Knowing our own business: Groundwork for Older Adults Parkinson’s Service

by Dr Kate Scott

scott-fig-2In Wellington, New Zealand, our Older Adult service runs three Parkinson’s clinics. In choosing an improvement project, the author reflected that she needed to clarify some basic information before any other improvement was planned:

  1. Who the patients are
  2. What they want
  3. How the clinics fit in with the other services available for Parkinson’s patients.

In order to answer the first question (Who are our patients?) a database for the Older Adult Parkinson’s service was constructed. The initial database is on Excel while awaiting a clever database designed by the IT department.

Creation of this has had the following effects:

  • We now know how many patients, their age range, what stage and type of Parkinson’s they have, and the referral patterns in our service.
  • We now know from which suburbs, medical centres and GPs our patients come.
  • We know see the differences and similarities between the two clinic populations.

Consultation and conversations with our staff have triggered service planning, especially:

  • Clearly defining our service’s role in contrast to, and to complement that of, Neurology
  • The need for our involvement in the palliative stage for those in care homes
  • Getting local figures to show what population extrapolations suggest: we are missing a large proportion of patients who should be under our care
  • How and where to focus education into primary care.

The second question (What do our patients want?) requires a qualitative project, which had already been planned by a colleague. The author encouraged and facilitated the initiation of this project.

The third question (How does our service fit in?) was answered by creating a one-page visual Map of Services:

scott-fig-1

The intended audience is all those who provide Parkinson’s care within the catchment. It became apparent that no one delivering Parkinson’s-related care had a clear and detailed appreciation of all the services available, prior to the Map. Two addenda to this project will be a version for patients/ carers; and to convert the Map to a wholly digital form with hyperlinks to all referral processes.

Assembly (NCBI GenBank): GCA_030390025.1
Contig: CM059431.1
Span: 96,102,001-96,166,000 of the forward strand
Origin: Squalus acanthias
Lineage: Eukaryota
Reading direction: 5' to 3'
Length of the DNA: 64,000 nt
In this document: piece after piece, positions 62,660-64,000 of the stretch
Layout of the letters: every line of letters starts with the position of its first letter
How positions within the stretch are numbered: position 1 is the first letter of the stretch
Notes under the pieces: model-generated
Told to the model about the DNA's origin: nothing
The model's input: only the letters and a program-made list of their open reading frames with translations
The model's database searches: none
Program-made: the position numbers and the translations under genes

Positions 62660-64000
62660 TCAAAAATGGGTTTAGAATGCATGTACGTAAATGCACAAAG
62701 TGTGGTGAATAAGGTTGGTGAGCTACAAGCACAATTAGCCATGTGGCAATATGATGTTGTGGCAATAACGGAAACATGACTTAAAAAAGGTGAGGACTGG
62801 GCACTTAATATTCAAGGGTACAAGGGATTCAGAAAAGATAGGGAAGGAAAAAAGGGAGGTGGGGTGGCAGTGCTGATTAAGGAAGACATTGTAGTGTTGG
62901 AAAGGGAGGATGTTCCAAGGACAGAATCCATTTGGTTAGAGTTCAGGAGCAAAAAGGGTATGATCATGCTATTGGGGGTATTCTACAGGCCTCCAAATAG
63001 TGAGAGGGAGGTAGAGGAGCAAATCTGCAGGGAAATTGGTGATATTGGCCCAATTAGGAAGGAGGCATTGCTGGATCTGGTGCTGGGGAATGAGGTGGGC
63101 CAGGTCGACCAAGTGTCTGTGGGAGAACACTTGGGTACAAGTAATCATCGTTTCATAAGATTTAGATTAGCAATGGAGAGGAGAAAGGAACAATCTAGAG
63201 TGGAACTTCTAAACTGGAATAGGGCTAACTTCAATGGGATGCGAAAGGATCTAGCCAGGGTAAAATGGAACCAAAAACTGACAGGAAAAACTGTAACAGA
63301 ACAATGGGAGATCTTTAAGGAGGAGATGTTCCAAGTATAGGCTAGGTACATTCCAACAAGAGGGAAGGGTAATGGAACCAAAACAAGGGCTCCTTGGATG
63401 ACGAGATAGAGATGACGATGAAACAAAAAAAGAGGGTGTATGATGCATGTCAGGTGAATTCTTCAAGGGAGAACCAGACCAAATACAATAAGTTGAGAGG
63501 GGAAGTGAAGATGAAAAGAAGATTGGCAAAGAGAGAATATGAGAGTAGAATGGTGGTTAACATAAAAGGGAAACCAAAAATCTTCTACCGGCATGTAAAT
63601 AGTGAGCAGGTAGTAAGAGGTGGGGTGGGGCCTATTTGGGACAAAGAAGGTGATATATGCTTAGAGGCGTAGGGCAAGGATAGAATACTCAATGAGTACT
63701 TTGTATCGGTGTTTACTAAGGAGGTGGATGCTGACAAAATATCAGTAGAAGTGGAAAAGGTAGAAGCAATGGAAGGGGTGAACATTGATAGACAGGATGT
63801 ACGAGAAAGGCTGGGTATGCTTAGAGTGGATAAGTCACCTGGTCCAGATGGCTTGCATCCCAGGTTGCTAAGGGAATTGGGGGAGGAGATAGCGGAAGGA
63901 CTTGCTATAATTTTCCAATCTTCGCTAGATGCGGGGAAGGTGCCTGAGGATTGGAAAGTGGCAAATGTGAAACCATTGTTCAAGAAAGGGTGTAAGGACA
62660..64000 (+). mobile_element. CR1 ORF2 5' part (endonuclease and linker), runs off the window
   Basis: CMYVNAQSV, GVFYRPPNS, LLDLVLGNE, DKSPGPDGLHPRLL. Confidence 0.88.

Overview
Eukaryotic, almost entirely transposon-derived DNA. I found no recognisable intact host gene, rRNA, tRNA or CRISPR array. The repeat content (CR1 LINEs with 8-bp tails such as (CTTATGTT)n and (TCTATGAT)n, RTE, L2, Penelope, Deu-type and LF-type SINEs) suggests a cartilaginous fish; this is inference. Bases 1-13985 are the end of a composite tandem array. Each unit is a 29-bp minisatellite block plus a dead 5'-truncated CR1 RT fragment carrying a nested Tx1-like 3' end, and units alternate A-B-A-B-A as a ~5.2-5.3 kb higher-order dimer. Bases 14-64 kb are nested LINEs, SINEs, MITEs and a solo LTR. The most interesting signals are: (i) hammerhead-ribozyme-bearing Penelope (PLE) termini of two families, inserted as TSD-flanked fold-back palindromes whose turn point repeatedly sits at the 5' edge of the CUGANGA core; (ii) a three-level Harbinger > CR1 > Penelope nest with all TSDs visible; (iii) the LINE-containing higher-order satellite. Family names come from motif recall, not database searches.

Creation of the Map required much consultation and this too had ripple effects:

  • Consultation with the Neurology service prompted a neurologist and specialist nurse to set up a local Apomine service (previously there was none)
  • Consultation with the Psychiatry service prompted a psychogeriatrician to further plans for a Clozapine service for older adults (currently there is none)
  • Consultation with allied health therapists and geriatricians prompted our service to start offering a “once-over” by physiotherapy and speech therapy to all new patients presenting to any service.
  • Relationships and understandings were significantly strengthened
  • Referral pathways were clarified
  • A Parkinson’s Clinical Pathway for our catchment is now planned

The project provided a number of insights for the author. In particular, the significant advantage of doing work to establish a clear understanding of “our own business” as the first step in quality improvement work. The project required wide consultation, revealing that others were equally isolated in their knowledge. The consultation process allowed services to explain to each other their roles and aspirations, and triggered other individuals to get on with their improvement work, including our own service to engage properly with service planning for the future. This underlined the importance of doing quality improvement collaboratively rather than in splendid isolation. The outcomes made the way clear as to where attention needs to be focused next. Attending the Academy’s Masterclass with the brief to complete a project provided the impetus to do this work and do it in a timely manner: one of the many valuable effects of the active, engaging style of continuing education inherent in the masterclass.